Induction and Purification of C. difficile Phage Tail-Like Particles

Methods Mol Biol. 2016;1476:167-75. doi: 10.1007/978-1-4939-6361-4_12.

Abstract

Due to the inherent limitations of conventional antibiotics for the treatment of C. difficile infection (CDI), there is a growing interest in the development of alternative treatment strategies. Both bacteriophages and R-type bacteriocins, also known as phage tail-like particles (PTLPs), show promise as potential antibacterial alternatives for treating CDI. Similar to bacteriophages, but lacking a viral capsid and genome, PTLPs remain capable of killing target bacteria. Here we describe our experience in the induction and purification of C. difficile PTLPs. These methods have been optimized to allow production of concentrated, non-contractile, and non-aggregated samples for both sensitivity testing and structural electron microscopy studies.

Keywords: Clostridium difficile; Induction; Microscopy; Phage tail-like particles; Purification.

MeSH terms

  • Anti-Bacterial Agents / pharmacology*
  • Bacterial Proteins / genetics
  • Bacterial Proteins / metabolism
  • Bacteriocins / genetics
  • Bacteriocins / metabolism
  • Bacteriophages / drug effects*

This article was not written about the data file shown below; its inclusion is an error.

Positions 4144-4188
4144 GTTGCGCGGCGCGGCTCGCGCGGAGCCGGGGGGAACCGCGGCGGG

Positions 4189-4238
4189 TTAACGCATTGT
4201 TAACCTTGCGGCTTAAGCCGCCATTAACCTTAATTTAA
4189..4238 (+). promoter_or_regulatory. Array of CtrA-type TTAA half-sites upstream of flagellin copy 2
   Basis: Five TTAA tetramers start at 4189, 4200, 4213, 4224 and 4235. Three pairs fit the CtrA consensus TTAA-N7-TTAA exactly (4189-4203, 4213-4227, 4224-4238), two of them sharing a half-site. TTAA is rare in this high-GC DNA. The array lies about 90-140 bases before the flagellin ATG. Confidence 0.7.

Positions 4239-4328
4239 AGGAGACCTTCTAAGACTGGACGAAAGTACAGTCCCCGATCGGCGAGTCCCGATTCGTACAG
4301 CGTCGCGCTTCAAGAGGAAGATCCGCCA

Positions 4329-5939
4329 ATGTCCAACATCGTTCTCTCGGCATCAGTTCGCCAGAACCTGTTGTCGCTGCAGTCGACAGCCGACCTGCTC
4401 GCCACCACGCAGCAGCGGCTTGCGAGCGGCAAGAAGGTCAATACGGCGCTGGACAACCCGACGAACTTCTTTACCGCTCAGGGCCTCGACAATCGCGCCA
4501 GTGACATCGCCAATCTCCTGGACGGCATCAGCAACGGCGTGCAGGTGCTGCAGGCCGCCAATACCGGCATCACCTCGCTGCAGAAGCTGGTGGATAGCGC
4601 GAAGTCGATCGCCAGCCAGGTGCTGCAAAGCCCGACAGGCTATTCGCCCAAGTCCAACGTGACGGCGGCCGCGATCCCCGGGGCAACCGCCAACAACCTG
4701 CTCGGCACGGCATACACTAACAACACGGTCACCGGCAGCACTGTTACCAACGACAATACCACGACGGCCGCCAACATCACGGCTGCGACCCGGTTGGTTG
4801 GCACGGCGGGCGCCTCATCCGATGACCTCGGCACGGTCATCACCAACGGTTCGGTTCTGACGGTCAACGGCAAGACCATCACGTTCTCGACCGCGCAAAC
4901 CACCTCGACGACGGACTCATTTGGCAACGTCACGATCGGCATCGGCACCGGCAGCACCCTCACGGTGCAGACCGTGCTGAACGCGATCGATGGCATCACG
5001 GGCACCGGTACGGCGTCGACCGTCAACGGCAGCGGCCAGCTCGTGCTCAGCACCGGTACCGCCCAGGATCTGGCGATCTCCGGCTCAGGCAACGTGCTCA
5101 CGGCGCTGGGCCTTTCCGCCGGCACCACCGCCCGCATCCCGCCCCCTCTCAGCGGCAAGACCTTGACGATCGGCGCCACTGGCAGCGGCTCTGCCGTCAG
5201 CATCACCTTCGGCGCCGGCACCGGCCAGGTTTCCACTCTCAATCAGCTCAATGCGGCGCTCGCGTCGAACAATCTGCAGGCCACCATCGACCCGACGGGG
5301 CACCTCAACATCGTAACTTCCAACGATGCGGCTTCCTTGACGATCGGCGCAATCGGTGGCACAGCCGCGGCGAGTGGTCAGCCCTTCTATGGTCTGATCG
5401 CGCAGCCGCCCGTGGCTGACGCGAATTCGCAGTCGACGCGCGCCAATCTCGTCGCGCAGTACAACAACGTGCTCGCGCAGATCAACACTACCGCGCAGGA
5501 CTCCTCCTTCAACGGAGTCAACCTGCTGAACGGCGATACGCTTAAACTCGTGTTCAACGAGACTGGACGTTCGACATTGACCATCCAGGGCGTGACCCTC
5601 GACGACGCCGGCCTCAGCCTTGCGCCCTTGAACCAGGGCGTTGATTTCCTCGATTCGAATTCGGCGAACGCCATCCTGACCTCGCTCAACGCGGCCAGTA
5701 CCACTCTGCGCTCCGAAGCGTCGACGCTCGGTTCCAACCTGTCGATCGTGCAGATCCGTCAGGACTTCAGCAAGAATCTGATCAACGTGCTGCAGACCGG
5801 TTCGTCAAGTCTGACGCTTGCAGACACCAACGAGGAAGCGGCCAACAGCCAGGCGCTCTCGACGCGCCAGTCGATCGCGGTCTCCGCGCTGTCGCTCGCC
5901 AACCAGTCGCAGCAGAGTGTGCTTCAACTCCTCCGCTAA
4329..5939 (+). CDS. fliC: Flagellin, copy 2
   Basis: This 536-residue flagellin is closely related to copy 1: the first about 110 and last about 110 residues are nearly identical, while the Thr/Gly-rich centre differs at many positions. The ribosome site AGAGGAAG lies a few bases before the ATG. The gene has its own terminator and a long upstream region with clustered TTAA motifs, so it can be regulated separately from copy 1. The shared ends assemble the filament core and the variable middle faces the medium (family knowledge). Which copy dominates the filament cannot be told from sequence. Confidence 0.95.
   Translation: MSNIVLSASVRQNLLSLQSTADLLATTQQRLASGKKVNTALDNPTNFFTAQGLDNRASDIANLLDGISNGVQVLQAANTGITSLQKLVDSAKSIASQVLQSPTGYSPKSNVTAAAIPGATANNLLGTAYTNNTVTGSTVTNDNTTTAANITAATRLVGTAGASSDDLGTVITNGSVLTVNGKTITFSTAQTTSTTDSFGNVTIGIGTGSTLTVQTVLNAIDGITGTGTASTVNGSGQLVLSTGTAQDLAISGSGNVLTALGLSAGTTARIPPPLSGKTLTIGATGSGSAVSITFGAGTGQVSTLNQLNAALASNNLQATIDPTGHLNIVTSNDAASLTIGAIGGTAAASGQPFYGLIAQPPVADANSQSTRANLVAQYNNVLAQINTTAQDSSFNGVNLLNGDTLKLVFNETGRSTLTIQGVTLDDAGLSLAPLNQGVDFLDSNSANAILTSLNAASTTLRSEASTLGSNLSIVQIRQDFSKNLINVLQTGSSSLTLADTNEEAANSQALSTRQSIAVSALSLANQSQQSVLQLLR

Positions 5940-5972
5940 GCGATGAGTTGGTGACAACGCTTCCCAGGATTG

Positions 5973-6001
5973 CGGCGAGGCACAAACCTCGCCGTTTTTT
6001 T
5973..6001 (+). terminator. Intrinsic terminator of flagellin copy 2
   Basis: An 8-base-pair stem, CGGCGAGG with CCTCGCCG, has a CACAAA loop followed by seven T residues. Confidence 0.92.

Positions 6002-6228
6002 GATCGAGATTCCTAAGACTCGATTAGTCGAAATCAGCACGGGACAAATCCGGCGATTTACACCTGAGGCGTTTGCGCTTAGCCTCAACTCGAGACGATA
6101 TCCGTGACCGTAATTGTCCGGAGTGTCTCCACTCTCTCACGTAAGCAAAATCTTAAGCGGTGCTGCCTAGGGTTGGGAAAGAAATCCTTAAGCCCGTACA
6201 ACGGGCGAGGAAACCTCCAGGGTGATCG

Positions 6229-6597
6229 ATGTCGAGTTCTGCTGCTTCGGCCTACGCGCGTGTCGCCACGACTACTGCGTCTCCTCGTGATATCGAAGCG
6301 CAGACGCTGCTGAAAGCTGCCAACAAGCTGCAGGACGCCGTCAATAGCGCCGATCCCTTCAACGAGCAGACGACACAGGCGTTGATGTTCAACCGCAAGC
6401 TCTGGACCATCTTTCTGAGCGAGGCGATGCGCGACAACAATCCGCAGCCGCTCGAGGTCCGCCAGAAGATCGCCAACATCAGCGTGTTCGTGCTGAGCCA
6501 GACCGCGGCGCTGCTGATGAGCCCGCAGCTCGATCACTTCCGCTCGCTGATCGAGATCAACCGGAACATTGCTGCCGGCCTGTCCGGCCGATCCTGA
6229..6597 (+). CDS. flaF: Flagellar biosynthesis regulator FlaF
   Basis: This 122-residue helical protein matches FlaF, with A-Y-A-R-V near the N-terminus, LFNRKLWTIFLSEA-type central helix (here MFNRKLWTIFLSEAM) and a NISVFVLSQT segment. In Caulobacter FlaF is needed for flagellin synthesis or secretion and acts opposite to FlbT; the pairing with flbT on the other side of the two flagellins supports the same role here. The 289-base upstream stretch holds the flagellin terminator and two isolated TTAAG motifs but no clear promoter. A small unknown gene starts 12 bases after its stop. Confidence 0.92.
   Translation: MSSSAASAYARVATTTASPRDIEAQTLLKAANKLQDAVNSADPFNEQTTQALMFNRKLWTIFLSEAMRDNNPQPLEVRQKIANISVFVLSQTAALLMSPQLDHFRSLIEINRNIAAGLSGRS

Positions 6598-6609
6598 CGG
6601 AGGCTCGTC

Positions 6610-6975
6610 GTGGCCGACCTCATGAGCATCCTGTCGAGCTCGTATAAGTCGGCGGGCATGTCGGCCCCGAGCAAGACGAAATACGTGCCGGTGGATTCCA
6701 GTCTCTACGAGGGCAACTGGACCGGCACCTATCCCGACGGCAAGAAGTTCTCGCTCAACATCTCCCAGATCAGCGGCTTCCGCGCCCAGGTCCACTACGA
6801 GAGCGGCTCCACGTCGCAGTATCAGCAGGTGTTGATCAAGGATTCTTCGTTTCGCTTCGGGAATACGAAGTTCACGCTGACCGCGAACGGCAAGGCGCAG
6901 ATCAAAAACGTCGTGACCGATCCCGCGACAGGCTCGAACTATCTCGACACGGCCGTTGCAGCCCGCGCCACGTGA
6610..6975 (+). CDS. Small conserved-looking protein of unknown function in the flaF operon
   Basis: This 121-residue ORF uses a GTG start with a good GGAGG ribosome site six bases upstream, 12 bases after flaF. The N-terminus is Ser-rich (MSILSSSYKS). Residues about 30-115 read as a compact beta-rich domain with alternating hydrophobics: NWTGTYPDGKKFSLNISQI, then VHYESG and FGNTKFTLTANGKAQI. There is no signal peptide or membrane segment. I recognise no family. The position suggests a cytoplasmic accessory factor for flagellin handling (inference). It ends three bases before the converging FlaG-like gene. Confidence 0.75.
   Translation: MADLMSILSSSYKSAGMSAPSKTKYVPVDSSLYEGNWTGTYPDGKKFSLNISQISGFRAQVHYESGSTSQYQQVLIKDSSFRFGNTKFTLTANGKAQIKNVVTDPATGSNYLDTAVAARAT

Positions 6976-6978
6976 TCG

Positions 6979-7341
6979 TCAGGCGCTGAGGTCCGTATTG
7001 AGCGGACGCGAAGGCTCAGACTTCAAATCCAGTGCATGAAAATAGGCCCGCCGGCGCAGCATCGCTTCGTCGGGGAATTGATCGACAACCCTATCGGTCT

• Bacteriophages / growth & development
  • Bacteriophages / pathogenicity
  • Bacteriophages / ultrastructure
  • Centrifugation, Density Gradient
  • Cesium / chemistry
  • Chlorides / chemistry
  • Clostridioides difficile / virology*
  • Magnesium Sulfate / pharmacology
  • Microscopy, Electron, Transmission
  • Norfloxacin / pharmacology*
  • Polyethylene Glycols / pharmacology
  • Protein Binding
  • Receptors, Virus / genetics
  • Receptors, Virus / metabolism
  • Virion / drug effects*
  • Virion / growth & development
  • Virion / pathogenicity
  • Virion / ultrastructure

Substances

  • Anti-Bacterial Agents
  • Bacterial Proteins
  • Bacteriocins
  • Chlorides
  • Receptors, Virus
  • Cesium
  • Polyethylene Glycols
  • Magnesium Sulfate
  • cesium chloride
  • Norfloxacin
  • polyethylene glycol 8000